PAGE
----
The government presented the draft to the assembly in November during the course of a hunger strike by jailed PKK militants, whose demands included such legislation.

Courts' refusal to allow defendants who speak Turkish to use Kurdish in their defense has been a source of controversy in cases against hundreds of defendants accused of PKK links.

Erdogan's government has boosted Kurdish cultural and language rights since taking power a decade ago, but Kurdish politicians are seeking greater political reform.

(Editing by Alison Williams)

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Comments (2)
sulaimanyjuan wrote:
The right of defense is a sacred bond between a citizen and his or her government, but I can’t help but be a bit curious if Mr. Oner was ever alarmed about the death of Mr. Altinbas in police custody? If his own sister were raped, tortured, and murdered under similar circumstances, would he have protested the presence of an American in the audience? It all comes back to you Mr. Atatürk. You set a bad precedent and adopted the law of jungle. Unlike Mr. Oner, however, you actually knew a thing or two about the big power politics. You respected the Americans, the English, the French, and the Russians. It was with the Kurds that you lost your equilibrium. To this day, I don’t see how you found glory in battling the weak. There is no honor in killing the defenseless. Only cowards gang up on the small ones. After your victory over the Kurds, you came up with another of your memorable lines, “Peace at home and peace abroad.” What does the word peace mean to you, Mr. Atatürk? Can justice ever be divorced from the cause of peace? Can serenity ever be the lot of a molester or the molested? Can torture against an individual or violence against a defenseless people ever pave the way for stability? You obviously were clueless about these weighty issues. You saddled your children with some elementary school catechisms and thought they were going to have the ride of their lives. It has been anything but a ride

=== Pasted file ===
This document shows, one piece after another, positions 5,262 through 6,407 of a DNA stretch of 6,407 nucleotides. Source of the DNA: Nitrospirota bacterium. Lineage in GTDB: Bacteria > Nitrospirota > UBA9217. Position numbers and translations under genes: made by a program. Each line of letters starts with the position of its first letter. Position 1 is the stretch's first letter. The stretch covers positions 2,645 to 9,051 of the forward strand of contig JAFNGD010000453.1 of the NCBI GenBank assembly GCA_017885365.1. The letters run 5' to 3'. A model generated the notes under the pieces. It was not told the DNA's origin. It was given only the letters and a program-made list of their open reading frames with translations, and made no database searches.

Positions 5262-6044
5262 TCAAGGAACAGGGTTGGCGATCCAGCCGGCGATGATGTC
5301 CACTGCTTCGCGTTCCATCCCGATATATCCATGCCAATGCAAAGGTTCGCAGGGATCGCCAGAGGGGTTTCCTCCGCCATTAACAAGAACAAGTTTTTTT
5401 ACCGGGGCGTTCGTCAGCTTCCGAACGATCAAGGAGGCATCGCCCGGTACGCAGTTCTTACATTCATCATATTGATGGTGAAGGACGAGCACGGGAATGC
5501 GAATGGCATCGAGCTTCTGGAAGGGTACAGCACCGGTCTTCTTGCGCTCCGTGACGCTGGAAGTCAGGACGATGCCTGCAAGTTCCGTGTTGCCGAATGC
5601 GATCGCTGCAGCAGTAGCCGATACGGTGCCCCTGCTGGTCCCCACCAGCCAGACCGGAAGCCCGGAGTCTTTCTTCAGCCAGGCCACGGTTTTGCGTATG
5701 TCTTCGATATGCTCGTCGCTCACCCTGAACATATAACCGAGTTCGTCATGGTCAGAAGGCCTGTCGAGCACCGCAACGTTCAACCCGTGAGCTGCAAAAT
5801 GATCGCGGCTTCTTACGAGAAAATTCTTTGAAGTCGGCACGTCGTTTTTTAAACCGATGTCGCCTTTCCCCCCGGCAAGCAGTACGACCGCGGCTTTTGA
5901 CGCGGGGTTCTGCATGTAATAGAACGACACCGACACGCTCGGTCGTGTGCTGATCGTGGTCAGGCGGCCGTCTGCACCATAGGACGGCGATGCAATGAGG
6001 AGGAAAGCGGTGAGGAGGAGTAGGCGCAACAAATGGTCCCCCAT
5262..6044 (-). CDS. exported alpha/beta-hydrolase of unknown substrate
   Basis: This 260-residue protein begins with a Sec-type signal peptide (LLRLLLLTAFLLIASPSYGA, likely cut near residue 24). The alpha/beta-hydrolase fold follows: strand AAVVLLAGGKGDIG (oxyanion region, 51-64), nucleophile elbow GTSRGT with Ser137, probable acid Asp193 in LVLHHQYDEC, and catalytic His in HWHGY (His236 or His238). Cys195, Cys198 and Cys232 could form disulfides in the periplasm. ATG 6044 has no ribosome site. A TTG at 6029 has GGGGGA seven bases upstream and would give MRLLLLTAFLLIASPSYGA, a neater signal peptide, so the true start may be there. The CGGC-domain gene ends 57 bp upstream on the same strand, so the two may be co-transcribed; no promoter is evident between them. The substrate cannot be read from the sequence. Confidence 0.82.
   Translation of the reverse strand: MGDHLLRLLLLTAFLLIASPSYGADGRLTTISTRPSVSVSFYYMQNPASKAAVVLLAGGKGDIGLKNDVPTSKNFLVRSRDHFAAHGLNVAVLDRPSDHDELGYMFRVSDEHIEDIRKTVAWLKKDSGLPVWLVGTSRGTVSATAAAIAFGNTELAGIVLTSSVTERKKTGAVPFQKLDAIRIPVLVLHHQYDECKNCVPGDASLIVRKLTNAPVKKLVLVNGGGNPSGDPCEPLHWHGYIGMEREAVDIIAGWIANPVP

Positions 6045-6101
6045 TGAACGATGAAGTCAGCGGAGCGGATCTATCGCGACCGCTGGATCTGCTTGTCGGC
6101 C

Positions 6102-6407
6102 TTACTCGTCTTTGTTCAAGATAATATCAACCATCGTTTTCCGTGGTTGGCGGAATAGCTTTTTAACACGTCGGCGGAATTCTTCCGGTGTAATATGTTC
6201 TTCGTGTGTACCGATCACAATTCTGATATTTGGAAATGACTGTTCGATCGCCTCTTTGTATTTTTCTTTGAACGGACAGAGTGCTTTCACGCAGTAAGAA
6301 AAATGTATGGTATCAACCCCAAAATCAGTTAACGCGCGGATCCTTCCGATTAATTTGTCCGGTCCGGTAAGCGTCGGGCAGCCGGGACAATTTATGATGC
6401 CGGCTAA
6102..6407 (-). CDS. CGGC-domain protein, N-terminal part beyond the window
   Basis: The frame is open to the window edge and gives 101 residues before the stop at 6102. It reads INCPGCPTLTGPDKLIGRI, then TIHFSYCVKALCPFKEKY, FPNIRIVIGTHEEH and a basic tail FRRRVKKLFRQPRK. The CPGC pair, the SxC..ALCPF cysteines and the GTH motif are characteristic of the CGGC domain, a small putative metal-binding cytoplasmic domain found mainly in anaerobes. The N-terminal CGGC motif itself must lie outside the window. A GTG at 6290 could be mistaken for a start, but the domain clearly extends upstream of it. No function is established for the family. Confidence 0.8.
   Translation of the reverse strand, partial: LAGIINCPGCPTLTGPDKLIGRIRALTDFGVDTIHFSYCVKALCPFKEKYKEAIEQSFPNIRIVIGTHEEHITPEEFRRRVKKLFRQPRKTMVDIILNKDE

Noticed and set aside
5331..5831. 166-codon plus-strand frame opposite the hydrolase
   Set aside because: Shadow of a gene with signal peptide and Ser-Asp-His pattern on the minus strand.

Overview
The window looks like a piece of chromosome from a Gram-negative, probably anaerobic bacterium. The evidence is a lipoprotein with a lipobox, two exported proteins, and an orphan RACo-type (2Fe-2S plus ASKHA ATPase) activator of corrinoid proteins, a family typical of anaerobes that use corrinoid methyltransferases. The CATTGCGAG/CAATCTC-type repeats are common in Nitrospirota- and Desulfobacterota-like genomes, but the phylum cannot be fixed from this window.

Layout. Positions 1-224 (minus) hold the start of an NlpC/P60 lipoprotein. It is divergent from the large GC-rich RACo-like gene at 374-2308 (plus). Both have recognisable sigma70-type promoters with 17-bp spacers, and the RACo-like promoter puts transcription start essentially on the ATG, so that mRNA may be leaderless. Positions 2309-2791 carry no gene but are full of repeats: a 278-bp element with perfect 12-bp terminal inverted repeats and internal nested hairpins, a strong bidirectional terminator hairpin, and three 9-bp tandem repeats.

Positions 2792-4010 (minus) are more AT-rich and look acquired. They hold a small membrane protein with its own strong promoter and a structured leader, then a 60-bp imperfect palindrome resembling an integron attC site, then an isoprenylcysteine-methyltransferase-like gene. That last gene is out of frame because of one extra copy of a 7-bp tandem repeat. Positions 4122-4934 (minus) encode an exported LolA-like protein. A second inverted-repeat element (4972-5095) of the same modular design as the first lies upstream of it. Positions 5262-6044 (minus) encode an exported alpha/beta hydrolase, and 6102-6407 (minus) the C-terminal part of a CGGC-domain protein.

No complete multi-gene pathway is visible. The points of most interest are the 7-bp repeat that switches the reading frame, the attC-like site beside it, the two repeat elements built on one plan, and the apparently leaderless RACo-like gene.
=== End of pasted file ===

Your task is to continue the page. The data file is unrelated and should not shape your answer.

Jan 24, 2013 5:14pm EST  --  Report as abuse
sulaimanyjuan wrote:
joining the European Union. Last November, Professor Kaboglu had the misfortune of holding a press conference to make public his board’s findings. He was physically assaulted on national television. His report was branded “a document of treason.” The Prime Minister of Turkey, the man who should have stood by his embattled advisor, conspired to fire him for daring to suggest things like the Kurds should be called the Kurds in Turkey. This is a rough outline of your country, Mr. Atatürk. And yet, people all over the world are still cheering for it to join the European Union. When we tell the same people the way to humanize the Turks is to empower the Kurds, that the weaknesses of the Kurds have contributed to the brutality of the Turks, that in the liberation of the Kurds lies the freedom of the Turks, a deafening silence fills the room, as if Galileo had just told the cardinals of the Vatican, “yes, the earth moves.” You, Mr. Atatürk, may think this loneliness of the Kurds is the best news that you have heard so far, but hold your breath, it is not meant to cheer you up, rather to sting the Kurds, to defy the odds, to keep faith like the Italian scientist, and to march onward with the confidence of sleepwalkers so that we too could reclaim what rightfully belongs to us in spite of the world.

Jan 24, 2013 5:38pm EST  --  Report as abuse